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2nd Judge Blocks Trump Birth Control Policy Across The Country

Demonstrators outside the U.S. Supreme Court in Washington, D.C., in 2014 react to hearing the court's decision on the Hobby Lobby birth control case.
Pablo Martinez Monsivais
Demonstrators outside the U.S. Supreme Court in Washington, D.C., in 2014 react to hearing the court's decision on the Hobby Lobby birth control case.

Updated at 5:58 p.m. ET

A federal judge in Pennsylvania has blocked the Trump administration from implementing a rule allowing employers to decline to offer contraceptive coverage on moral or religious grounds.

U.S. District Judge Wendy Beetlestone in Philadelphia imposed a nationwide injunction Monday which has wider effect than a similar ruling issued Sunday by a federal judge in California.

The policy was set to go into effect nationwide Monday. But U.S. District Judge Haywood Gilliam Jr. blocked the Trump administration's bid to greatly expand the number of employers that could claim the exemption from the health care law.

He put the rule on hold for 13 states and the District of Columbia, which challenged the rule in court.

In her ruling, Judge Beetlestone said states would be harmed by the Trump administration's policy because women who lost contraceptive coverage would seek state-funded services.

The Affordable Care Act requires most companies to offer employees health insurance that covers FDA-approved birth control at no cost. But Trump has long promised employers that he would " vigorously" protect their rights to religious freedom. So the Trump administration developed rules to make it easier for more employers to opt out of the ACA requirement.

The challengers "have raised serious questions going to the merits, on their claim that the Religious Exemption and the Moral Exemption are inconsistent with the Women's Health Amendment," wrote Judge Gilliam, who was nominated by President Barack Obama in 2014 to serve on the U.S. District Court for the Northern District of California. The states had argued that the new policy "cannot be reconciled with the text and purpose of the ACA — which seeks to promote access to women's healthcare, not limit it."

The Women's Health Amendment is the provision of the ACA that requires employer-provided health insurance to include coverage for free or low-cost birth control. Gilliam said that if he didn't block Trump's new policy, tens of thousands of women could lose that coverage.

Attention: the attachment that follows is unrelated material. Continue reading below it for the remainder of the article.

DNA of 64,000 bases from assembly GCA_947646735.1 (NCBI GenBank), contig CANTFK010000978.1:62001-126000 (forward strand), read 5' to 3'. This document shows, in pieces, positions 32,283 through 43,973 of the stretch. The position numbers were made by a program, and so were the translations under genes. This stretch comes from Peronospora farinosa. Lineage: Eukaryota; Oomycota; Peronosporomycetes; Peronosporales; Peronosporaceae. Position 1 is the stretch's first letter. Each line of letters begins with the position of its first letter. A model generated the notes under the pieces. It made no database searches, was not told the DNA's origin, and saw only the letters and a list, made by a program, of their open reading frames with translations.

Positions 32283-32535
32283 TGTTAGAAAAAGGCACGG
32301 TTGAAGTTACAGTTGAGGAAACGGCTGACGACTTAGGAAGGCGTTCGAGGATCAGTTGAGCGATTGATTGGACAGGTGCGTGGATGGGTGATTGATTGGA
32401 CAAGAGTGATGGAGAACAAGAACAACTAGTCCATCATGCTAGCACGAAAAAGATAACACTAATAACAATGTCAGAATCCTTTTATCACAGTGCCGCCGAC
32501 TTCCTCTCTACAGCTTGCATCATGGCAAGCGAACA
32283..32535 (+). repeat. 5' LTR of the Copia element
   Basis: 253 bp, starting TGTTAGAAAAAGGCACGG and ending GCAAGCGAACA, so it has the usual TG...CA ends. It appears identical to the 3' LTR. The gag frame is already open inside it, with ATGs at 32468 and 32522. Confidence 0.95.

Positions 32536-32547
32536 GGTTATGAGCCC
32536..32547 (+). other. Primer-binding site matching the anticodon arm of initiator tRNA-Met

"The law couldn't be clearer — employers have no business interfering in women's healthcare decisions," California Attorney General Xavier Becerra said in a statement applauding the ruling. "Today's court ruling stops another attempt by the Trump Administration to trample on women's access to basic reproductive care."

The Trump administration amendedthe ACA in 2017 to protect the "conscience rights" of employers, letting them opt out of offering birth control coverage. The Trump administration's new policy was an attempt to considerably expand the previous religious-based exemptions, which applied only to religious employers. Trump's policy was immediately challenged in court.

The Supreme Court's 2014 Hobby Lobbydecision found that privately held companies with religious objections could refuse to offer contraceptive coverage. The 5-4 decision ruled that those companies "have the right to exercise their religious beliefs even if it means that their beliefs will impose certain restrictions on their employees," NPR's Nina Totenberg reported. Trump's new policy would also allow publicly traded companies to opt out of contraceptive coverage based on religious or moral grounds, The Associated Press reported.

Judge Gilliam's ruling blocked the policy from taking effect in California, Connecticut, Delaware, Hawaii, Illinois, Maryland, Minnesota, New York, North Carolina, Rhode Island, Vermont, Virginia, Washington and the District of Columbia.

Copyright 2020 NPR. To see more, visit https://www.npr.org.

Matthew S. Schwartz is a reporter with NPR's news desk. Before coming to NPR, Schwartz worked as a reporter for Washington, DC, member station WAMU, where he won the national Edward R. Murrow award for feature reporting in large market radio. Previously, Schwartz worked as a technology reporter covering the intricacies of Internet regulation. In a past life, Schwartz was a Washington telecom lawyer. He got his J.D. from Georgetown University Law Center, and his B.A. from the University of Michigan ("Go Blue!").
Richard Gonzales is NPR's National Desk Correspondent based in San Francisco. Along with covering the daily news of region, Gonzales' reporting has included medical marijuana, gay marriage, drive-by shootings, Jerry Brown, Willie Brown, the U.S. Ninth Circuit, the California State Supreme Court and any other legal, political, or social development occurring in Northern California relevant to the rest of the country.